By Top Crop Manager
Remote grain storage is low cost, reduces losses and requires less harvest
Storing grain on the ground has found a new method with the grain bagger. The
system allows easy and fast filling of heavy-duty plastic bags which hold up
to 12,000 bushels, then quick and easy extraction and loading into a truck,
leaving virtually no grain on the ground. While stored in the bag, there is
no spoilage from weather and problems from insects are eliminated.
The system comprises a PTO driven bagging unit which uses a large diameter
auger to push grain into the bag. As grain is forced into the bag, the tractor
and bagging machine are propelled forwards. Disc brakes on the bagger's two
wheels can be applied so that the correct amount of circumferential bag stretch
Once grain is stored in the bag, it can be extracted at a later date using
a PTO driven extractor which incorporates a central feed auger, two angled sweep
augers and an elevating auger which delivers grain to a truck alongside. The
angled sweep augers are set so they can raise the sides of the bag as the tractor
reverses into the bag. Brush sweeps beneath them gather all but a very few kernels
in the bag. As the bag is emptied, the tractor actually drives on the empty
bag to maintain tension as it reverses into the bag, using a splitter knife
to open the bag as it progresses.
A second type of extractor works like a toothpaste tube roller, lifting the
grain in the bag into the extractor.
The system was first shown in Saskatchewan at the Western Canada Farm Progress
Show in Regina, in June 2006, by distributor, Grain Bags Canada of Lake Lenore,
Saskatchewan. Already interest is high and deliveries began before the 2006
One system was purchased by Somerville Farms at Mantario, Saskatchewan, where
brothers Ken, Bryan and Sam Somerville grow mostly durum on 6500 acres. In 2006,
they had stored 110,000 bushels in the bags by mid September and planned to
add another 20,000 bushels. "We are short on storage," says Ken. "We
usually pile in the field or fix up old bins or use bin rings with covers, but
this system is simpler and more economical." He also has the option of
keeping grain for an extended period if grain prices are low and needs more
capacity than his permanent storage allows.
"Losses from weather and vermin, then collecting grain piled in the field
can be as high as five percent," says Aaron Yeager of Grain Bags Canada.
"The costs of grain bagging is about seven to 10 cents per bushel for the
bag material. This compares with capital costs of $1.25 to $1.45 per bushel
for storage bins." The bag system can be used at any location, even on
rented land where a farmer does not want to invest in permanent storage. The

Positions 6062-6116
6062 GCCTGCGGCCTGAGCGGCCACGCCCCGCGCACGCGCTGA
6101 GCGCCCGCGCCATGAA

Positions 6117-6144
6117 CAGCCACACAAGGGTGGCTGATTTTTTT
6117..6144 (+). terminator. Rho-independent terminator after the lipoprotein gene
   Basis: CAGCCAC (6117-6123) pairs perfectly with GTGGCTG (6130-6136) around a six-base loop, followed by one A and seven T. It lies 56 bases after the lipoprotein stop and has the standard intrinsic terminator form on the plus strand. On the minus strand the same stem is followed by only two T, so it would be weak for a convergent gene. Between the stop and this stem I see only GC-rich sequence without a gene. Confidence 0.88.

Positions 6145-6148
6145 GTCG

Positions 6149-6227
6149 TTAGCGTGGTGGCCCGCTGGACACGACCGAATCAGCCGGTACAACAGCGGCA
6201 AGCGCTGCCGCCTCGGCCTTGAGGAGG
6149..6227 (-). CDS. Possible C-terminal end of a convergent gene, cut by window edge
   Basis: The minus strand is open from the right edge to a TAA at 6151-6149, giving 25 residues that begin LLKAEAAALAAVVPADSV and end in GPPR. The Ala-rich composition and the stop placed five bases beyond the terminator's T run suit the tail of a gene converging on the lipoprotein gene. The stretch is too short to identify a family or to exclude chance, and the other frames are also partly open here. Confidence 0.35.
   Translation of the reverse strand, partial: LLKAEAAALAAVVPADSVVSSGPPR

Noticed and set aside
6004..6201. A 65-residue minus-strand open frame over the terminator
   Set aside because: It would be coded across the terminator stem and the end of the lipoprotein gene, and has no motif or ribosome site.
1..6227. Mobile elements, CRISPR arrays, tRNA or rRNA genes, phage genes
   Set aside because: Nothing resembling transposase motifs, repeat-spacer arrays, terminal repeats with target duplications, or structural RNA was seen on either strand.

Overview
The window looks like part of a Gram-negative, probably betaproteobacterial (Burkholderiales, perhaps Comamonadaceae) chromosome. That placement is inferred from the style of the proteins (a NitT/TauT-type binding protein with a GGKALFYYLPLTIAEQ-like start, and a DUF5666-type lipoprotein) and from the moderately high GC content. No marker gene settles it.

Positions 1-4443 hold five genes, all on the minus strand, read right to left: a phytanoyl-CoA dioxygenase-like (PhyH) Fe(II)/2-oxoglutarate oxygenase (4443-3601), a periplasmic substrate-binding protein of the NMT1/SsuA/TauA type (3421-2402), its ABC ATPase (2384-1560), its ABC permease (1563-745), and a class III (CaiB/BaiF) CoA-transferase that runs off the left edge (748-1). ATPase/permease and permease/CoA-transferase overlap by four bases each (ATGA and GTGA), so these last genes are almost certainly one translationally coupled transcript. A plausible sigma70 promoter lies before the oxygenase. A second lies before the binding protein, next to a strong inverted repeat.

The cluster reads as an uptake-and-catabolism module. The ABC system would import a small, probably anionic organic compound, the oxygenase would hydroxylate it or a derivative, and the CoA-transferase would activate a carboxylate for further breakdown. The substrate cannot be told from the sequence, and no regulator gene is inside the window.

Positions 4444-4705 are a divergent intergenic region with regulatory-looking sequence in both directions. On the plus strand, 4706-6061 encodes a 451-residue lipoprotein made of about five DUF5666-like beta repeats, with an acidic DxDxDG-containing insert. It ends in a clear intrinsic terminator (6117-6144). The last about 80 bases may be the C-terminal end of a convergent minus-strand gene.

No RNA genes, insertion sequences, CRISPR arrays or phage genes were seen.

user can weigh the operational cost plus the capital cost of the bagger, at
$18,000, and extractor, at $22,000, against the convenience and flexibility
of remote field storage.
There are other advantages: "Grain in the bags consumes the oxygen and
expels CO2 which cannot escape and this kills any insect
pests in the grain," says Yeager. He adds that once the oxygen is consumed
the grain goes into dormancy.
"We can eliminate the need for a truck in the field at harvest, plus the
manpower to operate it," adds Ken. He has ample help outside of harvest-time
to extract bagged grain for delivery to an elevator. In fact, he is making his
extractor available to other bag users in his area and offering them trucking
services as well.
Somerville also notes there is no bottleneck in the field. "With an 800
bushel Degelman grain cart, the operator has plenty of time to unload and oversee
the bagger while keeping our two John Deere 9650 STS combines operating at 1000
bushels per hour each."
The bags are made with durable 9.3 mil plastic and come in lengths of 200 feet,
which at 40 bushels per foot holds 8000 bushels and 300 feet, holding 12,000
bushels. "In other counties users have bagged grain at 17 percent moisture
without experiencing losses of quality," says Yeager. "Also, there
is no loss of germ if the grain is to be used as seed if it is dry when bagged."
Yeager says the idea of using bags is originally a Canadian concept, but difficulties
with retrieval hampered adoption of the idea. "This system, manufactured
in Argentina by Maniero, has solved the retrieval problem and is now in use
in 21 countries around the world."
He has great expectations for farmers and even elevators who want to increase
their remote storage capacity. "All they need is a level, accessible site,"
he adds, noting that one grain handler has a storage site with 1.2 million bushels
in bags. -30-